• Government funding is needed for SMEs as the existing EU structural funds are insufficient
        • 2004- basic guidelines of the SME development policy
          • Programme of Small and Medium Sized Enterprises of Latvia
    • Government Influence Encouraging SME Internationalisation: Institutions
      • Bulgaria
        • Institutions (government and private) can encourage SME internationalisation activity (Todorov and Kolarov, 2006)
      • Monaco
        • Prince Rainier ‘The Building Prince’ (Spence, 2006)
        • Government utilised tax incentives and programmes that encourage high value added SMEs to share risks (Spence, 2006)
    • Government Influence Encouraging SME Internationalisation
      • Lithuania
        • Remnants soviet system (Brige, 2006)
      • Ukraine
        • 1991 Ukrainian State Committee for (Creation of) Small Enterprises and Entrepreneurship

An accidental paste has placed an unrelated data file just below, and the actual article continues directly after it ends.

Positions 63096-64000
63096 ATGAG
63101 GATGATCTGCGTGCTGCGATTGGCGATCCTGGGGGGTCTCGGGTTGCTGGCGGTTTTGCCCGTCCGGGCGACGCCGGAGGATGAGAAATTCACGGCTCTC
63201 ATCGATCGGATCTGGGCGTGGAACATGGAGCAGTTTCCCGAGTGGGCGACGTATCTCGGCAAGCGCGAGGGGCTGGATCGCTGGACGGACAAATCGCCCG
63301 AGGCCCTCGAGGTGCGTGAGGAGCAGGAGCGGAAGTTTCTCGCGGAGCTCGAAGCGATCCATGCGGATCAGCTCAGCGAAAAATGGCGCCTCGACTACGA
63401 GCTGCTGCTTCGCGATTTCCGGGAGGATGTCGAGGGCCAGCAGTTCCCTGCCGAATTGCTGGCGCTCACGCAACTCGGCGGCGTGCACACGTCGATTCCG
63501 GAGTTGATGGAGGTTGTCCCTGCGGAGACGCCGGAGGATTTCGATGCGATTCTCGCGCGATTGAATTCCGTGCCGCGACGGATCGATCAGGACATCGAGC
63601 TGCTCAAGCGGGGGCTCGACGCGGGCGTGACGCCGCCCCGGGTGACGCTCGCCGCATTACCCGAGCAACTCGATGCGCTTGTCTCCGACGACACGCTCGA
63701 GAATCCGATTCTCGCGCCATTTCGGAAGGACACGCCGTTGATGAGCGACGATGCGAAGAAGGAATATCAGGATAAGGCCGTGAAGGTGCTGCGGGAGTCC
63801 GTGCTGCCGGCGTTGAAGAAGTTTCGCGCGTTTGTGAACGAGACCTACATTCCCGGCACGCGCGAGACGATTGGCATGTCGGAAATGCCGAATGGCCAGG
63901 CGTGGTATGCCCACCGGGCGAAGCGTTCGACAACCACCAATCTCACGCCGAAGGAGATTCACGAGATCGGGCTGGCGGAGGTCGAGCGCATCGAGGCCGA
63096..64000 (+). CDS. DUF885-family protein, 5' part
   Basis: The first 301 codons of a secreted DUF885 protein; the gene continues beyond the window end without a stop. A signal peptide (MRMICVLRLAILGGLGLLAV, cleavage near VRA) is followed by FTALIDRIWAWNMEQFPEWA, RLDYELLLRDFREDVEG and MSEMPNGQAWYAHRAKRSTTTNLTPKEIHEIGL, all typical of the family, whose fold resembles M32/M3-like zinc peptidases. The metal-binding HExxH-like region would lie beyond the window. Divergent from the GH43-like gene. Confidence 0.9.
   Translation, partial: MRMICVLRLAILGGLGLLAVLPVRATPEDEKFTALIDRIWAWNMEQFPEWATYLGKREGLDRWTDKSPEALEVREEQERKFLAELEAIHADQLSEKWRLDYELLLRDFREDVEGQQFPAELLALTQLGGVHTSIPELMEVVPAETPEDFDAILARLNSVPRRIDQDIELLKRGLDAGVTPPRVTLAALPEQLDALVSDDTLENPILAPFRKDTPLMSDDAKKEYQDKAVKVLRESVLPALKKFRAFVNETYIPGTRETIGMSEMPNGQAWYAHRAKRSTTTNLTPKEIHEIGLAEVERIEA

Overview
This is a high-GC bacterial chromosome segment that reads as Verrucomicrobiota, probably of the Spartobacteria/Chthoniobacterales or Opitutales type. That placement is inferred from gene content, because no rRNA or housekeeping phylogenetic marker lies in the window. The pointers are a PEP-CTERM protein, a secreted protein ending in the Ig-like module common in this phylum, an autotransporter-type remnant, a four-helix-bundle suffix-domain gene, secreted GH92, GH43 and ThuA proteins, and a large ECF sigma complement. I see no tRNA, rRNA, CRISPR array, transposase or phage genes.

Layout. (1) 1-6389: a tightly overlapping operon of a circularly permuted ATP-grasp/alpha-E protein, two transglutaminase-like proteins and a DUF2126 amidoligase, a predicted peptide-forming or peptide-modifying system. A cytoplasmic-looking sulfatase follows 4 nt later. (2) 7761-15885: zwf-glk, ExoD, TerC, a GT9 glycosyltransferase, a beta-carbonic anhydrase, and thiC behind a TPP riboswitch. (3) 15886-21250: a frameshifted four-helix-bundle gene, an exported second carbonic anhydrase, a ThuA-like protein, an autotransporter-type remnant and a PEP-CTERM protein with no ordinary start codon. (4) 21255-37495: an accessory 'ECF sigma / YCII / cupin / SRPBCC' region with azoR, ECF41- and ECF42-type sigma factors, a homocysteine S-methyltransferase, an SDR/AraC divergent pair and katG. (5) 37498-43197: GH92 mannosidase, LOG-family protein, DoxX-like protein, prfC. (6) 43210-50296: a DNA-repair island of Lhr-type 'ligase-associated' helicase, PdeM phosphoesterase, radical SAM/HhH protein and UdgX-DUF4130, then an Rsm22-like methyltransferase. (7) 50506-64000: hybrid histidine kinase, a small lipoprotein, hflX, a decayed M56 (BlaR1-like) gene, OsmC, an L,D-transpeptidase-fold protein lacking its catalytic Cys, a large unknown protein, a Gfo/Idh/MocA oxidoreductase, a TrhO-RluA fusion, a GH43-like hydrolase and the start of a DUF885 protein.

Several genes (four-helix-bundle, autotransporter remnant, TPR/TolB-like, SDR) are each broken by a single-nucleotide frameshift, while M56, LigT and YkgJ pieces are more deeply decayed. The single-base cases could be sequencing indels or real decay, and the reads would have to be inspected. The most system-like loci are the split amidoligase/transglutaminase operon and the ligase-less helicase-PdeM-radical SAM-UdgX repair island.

• SMEs driving force of Orange Revolution (Goldmann et al, 2006)
    • Government Influence Encouraging SME Internationalisation: Knowledge Intensive Industries
      • Sweden
          • Highest number of biotech firms per capita in the world- necessitates international outlook (Loftgren et al, 2006)
      • Estonia
        • More SME internationalisation activity in information technology and biotechnology sector (Elenurm, 2006)
    • Education
      • Some research: Negative relationship with international entrepreneurship
        • Malta
          • Entrepreneurship negatively associated with higher education qualifications ( Baldacchino , 2006)
      • Most research supports: Positive relationship with international entrepreneurship
        • Belarus
          • Previous studies report 80% of interviewed business owners had higher education qualifications (Smallbone et al, 1999; Welter et al, 2006)